In 2012, the demand for 80 billion US dollars robots may become the new engine of the global economy

by:Gewinn     2022-06-06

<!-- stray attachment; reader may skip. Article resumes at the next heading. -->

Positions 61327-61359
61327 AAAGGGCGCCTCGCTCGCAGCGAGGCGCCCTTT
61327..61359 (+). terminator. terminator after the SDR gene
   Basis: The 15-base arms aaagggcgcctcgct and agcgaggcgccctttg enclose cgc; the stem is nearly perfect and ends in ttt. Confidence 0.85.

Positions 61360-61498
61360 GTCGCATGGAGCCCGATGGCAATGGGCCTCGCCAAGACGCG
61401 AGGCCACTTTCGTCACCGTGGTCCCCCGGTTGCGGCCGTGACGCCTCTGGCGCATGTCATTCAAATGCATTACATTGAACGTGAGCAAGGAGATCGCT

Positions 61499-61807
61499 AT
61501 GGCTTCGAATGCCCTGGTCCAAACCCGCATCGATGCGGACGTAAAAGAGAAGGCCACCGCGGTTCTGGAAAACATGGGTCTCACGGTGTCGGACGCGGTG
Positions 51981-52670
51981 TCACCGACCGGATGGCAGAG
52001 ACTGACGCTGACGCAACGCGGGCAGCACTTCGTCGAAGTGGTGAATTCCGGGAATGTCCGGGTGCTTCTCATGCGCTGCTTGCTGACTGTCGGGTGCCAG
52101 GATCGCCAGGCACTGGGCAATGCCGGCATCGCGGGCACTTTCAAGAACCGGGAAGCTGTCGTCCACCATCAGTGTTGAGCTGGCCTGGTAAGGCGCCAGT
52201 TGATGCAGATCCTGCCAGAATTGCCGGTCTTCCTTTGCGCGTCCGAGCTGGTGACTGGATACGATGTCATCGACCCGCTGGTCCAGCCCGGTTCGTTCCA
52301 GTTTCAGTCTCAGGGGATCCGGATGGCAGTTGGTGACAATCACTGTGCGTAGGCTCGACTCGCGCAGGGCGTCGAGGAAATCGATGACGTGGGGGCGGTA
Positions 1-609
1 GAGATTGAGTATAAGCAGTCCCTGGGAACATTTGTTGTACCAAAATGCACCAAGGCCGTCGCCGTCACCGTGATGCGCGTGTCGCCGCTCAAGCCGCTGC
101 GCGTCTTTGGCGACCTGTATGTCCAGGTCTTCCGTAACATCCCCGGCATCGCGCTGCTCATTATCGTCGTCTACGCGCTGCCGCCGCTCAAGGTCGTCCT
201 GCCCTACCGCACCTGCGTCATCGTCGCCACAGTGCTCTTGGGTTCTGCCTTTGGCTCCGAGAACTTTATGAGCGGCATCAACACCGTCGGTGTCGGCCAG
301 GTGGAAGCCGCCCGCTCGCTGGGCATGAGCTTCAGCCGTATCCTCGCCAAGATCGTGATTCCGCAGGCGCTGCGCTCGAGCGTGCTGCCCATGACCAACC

With a beautiful melody and dancing limbs, this square-headed, square-body robot monster also makes some difficult movements of spinning and splitting with the beat from time to time. This is a robot on display at a Japanese booth performing to the audience. In another booth, new robots such as football robots, robots that can write, and robots for EOD and Hazard Control are all equipped with unique skills, which are eye-catching. On October 27, the 4th China-Korea-Japan Robot Seminar was held in Beijing. Dozens of companies from China, South Korea and Japan brought their latest robots to exchange and display. At the same time, a Sino-US-Japanese co-produced robot animation film 'Astro Boy' is being released simultaneously around the world. Spoken words such as 'Robot Rescue Team from China' and 'Long Live the Robot Three Musketeers' began to be shouted in the mouths of children in Beijing. , For a time, robots became a hot topic in street talk. Experts say personal robotics (PR) will become another big industry after personal computer (PC). The days when the robotics industry will become the next engine of the global economy is not far off. What can robots do? 'From medical services, helping the elderly and the disabled, to performing space exploration and combat missions, robots can be used to complete them.' The robot of the tank model said, 'This is the EOD robot developed by our company. Our Snow Leopard Commando is equipped with several such robots, which are mainly used for investigation and disposal tasks in various dangerous environments.' Robot nanny, a robot to clean, accompany the elderly, teach children to learn... This fantasy of the future world has gradually become possible with the rapid development of high-tech. The consensus of experts from China, South Korea and Japan after the discussion is that service robots will be the focus of future research. 'Because it can replace some human jobs or perform tasks that are difficult for humans to perform, service robots are currently recognized as one of the most promising emerging industries in the future.' Wang Ye, executive general manager of the Robotics Division of Beijing Borch Technology Group, told reporters. As more robots are equipped to work side by side with humans, some experts point to a future similar to that of manufacturing in the service industry: robots gradually replacing human labor. For example, in a mall in Osaka, Japan, lost shoppers can ask robots for directions; in hospitals in the United States, disc-shaped robots are busy distributing sheets, pillowcases and meals to various rooms; some households have begun to use robots to make Household chores such as cleaning the room, cleaning the gutters, etc. Robotic manufacturing is already gearing up to produce robots that can replace tour guides and hotel waiters. Some experts point out that the first robots to have a huge impact on service staffing may be robots that do simple jobs, freeing people from daily chores and chores to focus on tasks that require high IQs. Many companies working on robotics are already targeting industries that are struggling with staffing shortages. There are also companies looking to produce automated farm implements to help the agricultural sector alleviate labor shortages. It is understood that as early as the early 1990s, the technology of global industrial robots has matured, and the supply and demand market has reached a balance. Technological exploration in the field of service robots and personal robots has become the focus of scientists' research for more than 10 years. In the past five years, the global output of service robots has grown at an annual rate of about 40%. It is expected that by the end of this year, there will be 4.5 million service robots in use worldwide. Professor Xu Yangsheng, academician of the Chinese Academy of Engineering, said: In just 10 years, robots will be popularized in everyone's daily life around the world. This will be a huge market, expected to be bigger than the current car market. Some people in the Japanese scientific community even have an ambitious statement: by 2025, 15% of the work will be done by robots. 'Once there is a greater breakthrough in technology, robots will be more widely used in medical, service, dangerous operations, planetary exploration, ocean exploration, military and other fields. Robot technology, especially special robot technology, will surely form a huge industry. .' Wang Ye said. World Robots Look at Japan Japan is known as the 'Robot Kingdom'. In many fields such as manufacturing, high-tech industries, and service industries, robots are being used more and more widely, and their performance is constantly improving. According to statistics, there are about 950,000 robots in use around the world, of which Japan accounts for 38% of the total, ranking first among countries. From a global perspective, the history of robot industrialization can be traced back to the 1960s. In 1962, the 'Unimet' manufactured by the Universal Automatic Company of the United States and the 'Wassatland' robot produced by the American Machinery and Foundry Company were the first in the world to be put into use. Japan began to import robots from the United States in the second half of the 1960s. In 1969, Japan successfully developed the first robot for production, when it was used to pick up and carry heavy objects. Now, Japanese robots are mainly used in automobile manufacturing and electronic machinery industry. In the electronic machinery industry, electronic component packaging, semiconductor packaging, clean room, assembly and other fields account for half of robot sales.
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